With the Paris Agreement reached at the United Nations Conference on Climate Change, COP21, world leaders have affirmed their commitment to curb climate change. Nearly all countries have published their own plans for limiting carbon emissions.
This new inclusive global agreement provides a framework for action. It sends a strong signal that will accelerate the low-carbon transition that is already under way.
Societies and industries must now scale up low carbon alternatives to meet the agreed objective of curbing global warming. Transport, which presently accounts for 14 percent of greenhouse gas emissions, is one of these. This confirms that Scania is on the right path.
“The good news is that non-fossil heavy transport alternatives are available here and now,” says Executive Vice President Henrik Henriksson, Head of Sales and Marketing, Scania. “We offer a wide range of alternatives for every truck and bus operation.”
Pioneer in alternatives
Scania pioneered alternative fuels more than 30 years ago with the introduction of bioethanol, which reduces CO2 emissions by up to 90 percent. In addition, it now offers vehicles for biogas, biodiesel and hybrid operations. Several applications for electrified vehicles are now being developed, including continuous charging along electric highways and wireless charging on roads for buses.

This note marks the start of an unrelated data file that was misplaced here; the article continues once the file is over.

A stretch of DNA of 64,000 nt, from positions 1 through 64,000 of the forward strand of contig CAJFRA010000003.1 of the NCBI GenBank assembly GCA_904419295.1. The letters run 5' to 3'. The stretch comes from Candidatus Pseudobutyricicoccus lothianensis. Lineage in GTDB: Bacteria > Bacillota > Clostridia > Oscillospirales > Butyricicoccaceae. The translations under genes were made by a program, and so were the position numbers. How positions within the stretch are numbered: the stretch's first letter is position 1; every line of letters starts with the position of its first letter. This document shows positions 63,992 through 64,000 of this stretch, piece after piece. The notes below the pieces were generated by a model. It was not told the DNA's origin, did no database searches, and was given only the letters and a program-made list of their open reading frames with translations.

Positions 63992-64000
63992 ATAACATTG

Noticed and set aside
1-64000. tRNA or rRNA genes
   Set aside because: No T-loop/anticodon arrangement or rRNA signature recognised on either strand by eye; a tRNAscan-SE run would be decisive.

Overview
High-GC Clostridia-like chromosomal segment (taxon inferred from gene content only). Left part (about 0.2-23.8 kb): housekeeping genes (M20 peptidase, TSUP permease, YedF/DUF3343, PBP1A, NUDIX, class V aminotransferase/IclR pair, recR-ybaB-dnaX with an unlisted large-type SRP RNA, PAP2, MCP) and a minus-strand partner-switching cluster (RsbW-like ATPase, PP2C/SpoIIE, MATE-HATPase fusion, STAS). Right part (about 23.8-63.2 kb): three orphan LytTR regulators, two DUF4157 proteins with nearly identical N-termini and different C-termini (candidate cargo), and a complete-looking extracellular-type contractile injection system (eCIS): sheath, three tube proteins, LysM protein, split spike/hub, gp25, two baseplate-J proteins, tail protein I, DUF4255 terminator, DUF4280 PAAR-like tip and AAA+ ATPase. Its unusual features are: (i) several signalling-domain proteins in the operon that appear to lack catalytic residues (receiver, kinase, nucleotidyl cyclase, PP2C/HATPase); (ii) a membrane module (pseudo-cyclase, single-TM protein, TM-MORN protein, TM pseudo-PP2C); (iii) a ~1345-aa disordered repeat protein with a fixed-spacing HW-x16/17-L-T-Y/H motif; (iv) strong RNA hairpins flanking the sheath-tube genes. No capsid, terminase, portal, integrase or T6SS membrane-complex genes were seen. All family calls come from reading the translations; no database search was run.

Although greenhouse gas emissions from transport among OECD countries have, according to the latest assessment report by the Intergovernmental Panel on Climate Change (IPCC), declined by 3 percent 2000–2010, emissions continue to rise in other countries. This is particularly evident in middle-income countries with a corresponding increase in emissions over the same period by 50 percent and threatening to increase even further with economic growth.
Total non-fossil solution
Scania has therefore taken initiatives together with local and national authorities in, for example India and Malaysia, to introduce waste treatment schemes to generate biogas. These are, as yet, promising pilot projects and Scania welcomes strengthened partnerships to reach full-scale operations. “We are prepared to take greater responsibility in not only supplying non-fossil vehicles but also in establishing alternative fuel production and fuel distribution infrastructure.”
Meanwhile, the focus cannot solely be on the fuels or even on vehicles themselves. To achieve truly low carbon transport systems, it is necessary to broaden the scope to the entire logistic system. Better route and load planning through increased collaboration between transport buyers and transporters can significantly reduce waste. Ensuring an optimal fill rate enhances transport efficiency and helps avoid unnecessary CO2 emissions.
Scania is committed to achieving low carbon transport in its own transport operations, with the target to reach a 25-percent CO2 reduction in inbound deliveries from 2012 to 2020. Similar savings can be obtained in many other operations by selecting alternative fuels and streamlining logistics. “With the many opportunities now available, I’m convinced that the transport sector in the coming years will be able meet the climate challenge,” states Henrik Henriksson.